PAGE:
Governments Opting to Control Supply Chains During Pandemic Must Tread Carefully

April 16, 2020 Updated: April 16, 2020

Commentary

Arguably, Canadians have never heard more about supply chains than during this pandemic. Discussions about logistics and how food gets to restaurants, grocery stores, and kitchens abound. Canadians are not only genuinely interested in supply chains, but they are also commending the work people involved in making our food systems do, from farm to fork. Outstanding.

But the journey hasn’t been perfect thus far. Empty shelves, line-ups, long queues when ordering food online has made some people nervous. As such, British Columbia recently gave itself the authority to take over supply chains for delivering essential goods and services throughout the province. In other words, the government believes it can do a better job at logistics than the private sector.

The White House showing signs that it wants to control supply chains is also an issue. Agrifood commodities and products could easily be affected by new measures. This could become a problem for Canada’s food security.

Since the beginning of this crisis, everyone in both the public and private spheres have acknowledged, time and time again, that these are unprecedented times. Governments have taken steps to manage public health risks the best they possibly can. For the most part, their work has been amazing.

But supply chains are not something bureaucrats are qualified to fully understand, especially nowadays. When someone is not involved with the mechanics of supply chains daily, blind spots can be overwhelming for the uneducated eye. Given the current pandemic climate, most of those in government are inundated with the complex challenges caused by COVID-19. Thus, governments barely have any capacity to fully take on the supply chains.

There have been disruptions to global supply chains due to the pandemic, so it’s hardly surprising that empty shelves can be seen in many places, including grocery stores. In addition, the perception of running out of anything will instill fear, and fear will push people to make unconventional decisions. Companies and governments, to a certain extent, act the same way.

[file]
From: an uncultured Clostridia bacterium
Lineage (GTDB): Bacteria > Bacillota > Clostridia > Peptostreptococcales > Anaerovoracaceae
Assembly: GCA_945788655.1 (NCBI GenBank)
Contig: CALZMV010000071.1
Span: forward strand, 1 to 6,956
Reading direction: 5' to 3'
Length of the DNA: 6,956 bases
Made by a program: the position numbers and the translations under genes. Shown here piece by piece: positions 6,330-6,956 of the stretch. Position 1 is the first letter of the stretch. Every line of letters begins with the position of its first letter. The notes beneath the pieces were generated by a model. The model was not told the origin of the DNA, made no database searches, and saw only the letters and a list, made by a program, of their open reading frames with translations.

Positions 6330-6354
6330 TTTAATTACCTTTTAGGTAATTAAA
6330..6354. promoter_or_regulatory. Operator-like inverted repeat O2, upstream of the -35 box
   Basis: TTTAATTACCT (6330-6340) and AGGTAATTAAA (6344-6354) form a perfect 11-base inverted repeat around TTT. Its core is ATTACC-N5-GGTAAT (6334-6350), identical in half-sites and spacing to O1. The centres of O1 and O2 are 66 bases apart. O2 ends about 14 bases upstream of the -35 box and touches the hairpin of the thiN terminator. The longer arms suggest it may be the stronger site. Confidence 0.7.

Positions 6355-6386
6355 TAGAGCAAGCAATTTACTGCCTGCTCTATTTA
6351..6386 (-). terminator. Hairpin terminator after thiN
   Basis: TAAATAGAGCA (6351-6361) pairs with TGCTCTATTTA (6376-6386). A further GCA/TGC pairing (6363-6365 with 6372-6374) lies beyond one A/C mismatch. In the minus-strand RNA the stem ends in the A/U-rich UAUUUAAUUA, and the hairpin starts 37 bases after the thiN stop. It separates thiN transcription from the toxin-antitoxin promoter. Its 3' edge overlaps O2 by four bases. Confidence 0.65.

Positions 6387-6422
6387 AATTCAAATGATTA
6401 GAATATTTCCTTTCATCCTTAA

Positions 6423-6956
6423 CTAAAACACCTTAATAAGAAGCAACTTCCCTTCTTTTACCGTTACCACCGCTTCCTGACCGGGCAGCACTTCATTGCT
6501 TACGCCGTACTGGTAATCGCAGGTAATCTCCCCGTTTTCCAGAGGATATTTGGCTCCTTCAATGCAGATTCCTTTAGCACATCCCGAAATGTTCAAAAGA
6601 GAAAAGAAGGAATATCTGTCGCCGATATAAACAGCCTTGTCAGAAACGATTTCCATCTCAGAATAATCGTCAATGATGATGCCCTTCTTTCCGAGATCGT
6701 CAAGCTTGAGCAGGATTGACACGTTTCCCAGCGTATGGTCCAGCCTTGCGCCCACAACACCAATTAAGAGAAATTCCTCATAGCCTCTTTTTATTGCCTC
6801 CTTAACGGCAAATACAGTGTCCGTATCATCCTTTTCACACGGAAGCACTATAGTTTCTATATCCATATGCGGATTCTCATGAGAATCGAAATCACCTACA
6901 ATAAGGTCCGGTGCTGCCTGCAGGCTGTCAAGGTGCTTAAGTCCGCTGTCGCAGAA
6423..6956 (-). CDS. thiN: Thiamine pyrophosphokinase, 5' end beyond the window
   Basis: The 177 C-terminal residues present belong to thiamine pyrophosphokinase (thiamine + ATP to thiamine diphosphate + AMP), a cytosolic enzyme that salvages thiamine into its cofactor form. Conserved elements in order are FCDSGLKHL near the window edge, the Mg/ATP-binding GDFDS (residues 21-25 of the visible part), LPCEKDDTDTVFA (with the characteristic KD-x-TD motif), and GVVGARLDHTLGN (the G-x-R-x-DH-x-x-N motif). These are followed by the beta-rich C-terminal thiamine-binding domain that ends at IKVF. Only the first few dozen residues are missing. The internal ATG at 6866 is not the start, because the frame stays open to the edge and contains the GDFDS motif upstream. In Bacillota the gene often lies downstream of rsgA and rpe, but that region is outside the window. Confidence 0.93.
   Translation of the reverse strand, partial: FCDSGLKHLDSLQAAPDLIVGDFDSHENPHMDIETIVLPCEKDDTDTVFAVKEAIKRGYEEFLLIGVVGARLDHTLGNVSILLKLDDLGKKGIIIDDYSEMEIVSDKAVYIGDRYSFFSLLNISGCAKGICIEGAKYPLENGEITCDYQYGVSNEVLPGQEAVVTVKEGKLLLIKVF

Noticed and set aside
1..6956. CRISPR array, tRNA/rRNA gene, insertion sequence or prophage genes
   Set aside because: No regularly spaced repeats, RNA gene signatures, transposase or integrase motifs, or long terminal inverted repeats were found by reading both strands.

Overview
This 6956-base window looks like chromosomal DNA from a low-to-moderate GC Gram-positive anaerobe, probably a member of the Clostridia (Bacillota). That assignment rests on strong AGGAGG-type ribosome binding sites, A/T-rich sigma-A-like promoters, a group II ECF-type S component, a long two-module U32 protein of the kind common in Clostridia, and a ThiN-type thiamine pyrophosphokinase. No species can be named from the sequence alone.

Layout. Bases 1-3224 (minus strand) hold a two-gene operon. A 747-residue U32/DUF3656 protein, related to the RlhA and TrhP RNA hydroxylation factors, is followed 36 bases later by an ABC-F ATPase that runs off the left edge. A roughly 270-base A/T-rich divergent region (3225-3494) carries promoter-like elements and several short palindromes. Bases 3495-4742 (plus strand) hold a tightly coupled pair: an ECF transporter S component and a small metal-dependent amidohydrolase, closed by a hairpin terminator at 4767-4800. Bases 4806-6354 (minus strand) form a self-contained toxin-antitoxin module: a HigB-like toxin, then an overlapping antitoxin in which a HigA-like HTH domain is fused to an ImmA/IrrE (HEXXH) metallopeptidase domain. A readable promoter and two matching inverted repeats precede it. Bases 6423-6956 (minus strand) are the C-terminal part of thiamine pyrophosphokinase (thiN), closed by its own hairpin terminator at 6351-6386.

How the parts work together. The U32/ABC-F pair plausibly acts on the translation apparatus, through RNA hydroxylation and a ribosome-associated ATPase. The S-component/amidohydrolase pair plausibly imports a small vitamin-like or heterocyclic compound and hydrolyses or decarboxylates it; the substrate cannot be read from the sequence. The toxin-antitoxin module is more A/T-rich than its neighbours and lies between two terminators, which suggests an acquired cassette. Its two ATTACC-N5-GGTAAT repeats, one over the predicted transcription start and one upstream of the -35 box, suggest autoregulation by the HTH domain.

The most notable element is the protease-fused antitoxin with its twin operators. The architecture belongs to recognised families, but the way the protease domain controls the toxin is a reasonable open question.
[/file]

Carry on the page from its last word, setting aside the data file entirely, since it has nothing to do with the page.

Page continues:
Governments opting to control supply chains will raise concerns about local patchwork or competing government-controlled supply chains. Some supply chains are already public, which can lead to conflicting priorities. What also needs to be recognized is that few goods flow simply within a provincial geography. National, and most desirably, international coordination is critical. Governments, particularly during an election year, will have skewed priorities which often generates damaging protectionist policies. These policies can be detrimental to the true optimization of supply chains and could set a terrible precedent.

We all know how fear can influence governments, especially in times of crisis.

According to a recent survey by Angus Reid, a total of 71 percent of Canadians are either concerned or extremely concerned about the Canadian economy. Given that more than 13 million jobless claims have been filed in the United States over the last two weeks, Americans are also greatly concerned. When a crisis hits, populations tend to stay close to what’s familiar, which is why the buying local movement is getting a little bit of a lift these days. But these are not good signs.

The United Nations and the World Trade Organization last week appropriately called the world to order, which is especially important now. It noted that the world could face a food shortage if the authorities fail to properly manage the COVID-19 epidemic.

Every effort has been made to ensure that trade flows as freely as possible, especially to avoid food shortages, and this needs to continue.

Dr. Sylvain Charlebois is senior director of the agri-food analytics lab and a professor in food distribution and policy at Dalhousie University.